When Gordon Lee kept his comic book store open late on Halloween in 2004, he was hoping to attract the attention of youngsters. Three years, two sets of facts and a slew of changed charges later, Lee has received much more attention — from an outraged mother of two, the media, prosecutors, the Comic Book Legal Defense Fund and the comic book community as a whole — all because of a comic book drawing of a naked Pablo Picasso. On Halloween night, Lee decided to participate in a trick-or-treat event where he distributed more than 2,000 free comic books at his store in Rome, Georgia. Among those he distributed was "Alternative Comics #2," which included drawings of Pablo Picasso's allegedly erect penis. A copy was handed out to two brothers, a 6-year-old and a 9-year-old, according to court documents. The boys' mother objected to the drawings of the penis, claiming it was inappropriate for her children
Thanks to Loop for feeding the story. So here's a brief summary: A comic store owner participates in a Halloween event for children. He knows kids will be receiving free stuff, and some of that stuff came from his store. Included in that stuff was a comic received by a 6 year old and a 9 year old which shows a naked Pablo Picasso (possibly with an erect penis) in an historically accurate moment. The mother of the two boys protested. The shop owner was arrested and now faces charges of distributing illicit material to minors.
Now my take. First, whether or not this is historically accurate is a non-issue. There are plenty of historically accurate events that are simply not appropriate for young children. A good example is Mel Gibson's The Passion. The violence in this film may be accurate, but young children have no business watching it until their minds are capable of processing what they see. There are many other examples in film, music, art and school textbooks. Second, a drawing of an erect penis and a naked man does, in my mind, amount to sexually explicit material, certainly inappropriate for a 9 year old and a 6 year old.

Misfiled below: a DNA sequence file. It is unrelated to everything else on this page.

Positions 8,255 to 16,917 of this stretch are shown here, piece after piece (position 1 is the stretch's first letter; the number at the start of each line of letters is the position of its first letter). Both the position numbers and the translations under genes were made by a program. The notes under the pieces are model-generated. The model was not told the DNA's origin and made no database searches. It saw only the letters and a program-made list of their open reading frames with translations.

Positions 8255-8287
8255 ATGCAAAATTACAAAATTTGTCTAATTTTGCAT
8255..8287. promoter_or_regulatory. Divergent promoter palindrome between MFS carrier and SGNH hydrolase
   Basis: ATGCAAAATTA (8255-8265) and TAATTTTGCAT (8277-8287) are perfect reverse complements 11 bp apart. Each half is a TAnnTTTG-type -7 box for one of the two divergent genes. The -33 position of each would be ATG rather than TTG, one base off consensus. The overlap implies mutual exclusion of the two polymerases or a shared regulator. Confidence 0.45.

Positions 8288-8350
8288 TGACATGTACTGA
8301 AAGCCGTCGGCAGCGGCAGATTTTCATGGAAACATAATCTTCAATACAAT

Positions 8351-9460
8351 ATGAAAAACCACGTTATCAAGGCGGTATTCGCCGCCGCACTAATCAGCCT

But then there is the issue of intent. What exactly was this guy trying to do? Based on what I've read, it appears that he gave out many comics that day, and these two boys were the only ones who got the inappropriate stuff. I have a hard time believing that he was deliberately doing anything lewd. Dumb? Yes. He should have exercised better judgment and looked over his free comics a little better before giving them to children. It was irresponsible on his part, and I wouldn't have any heartache with him paying a fine. But prison time? Come on. As I've said before, there are bigger fish that need frying.
Calling this a free speech issue is a stretch. You may have the right to view sexually explicit material, but you don't have the right to deliberately give that stuff to minors. It's against the law. So, I guess technically, the charges apply in that he distributed the stuff at an event that he knew would be attended by children, but again it seems like the prosecution would have to prove this guy's lewd intent and I just don't see that happening. If he had deliberately distributed one thousand of these comics to children, then there may be a stronger case. But we need to use a little common sense here. I don't think this guy is a pornographer and I don't think he needs jail time.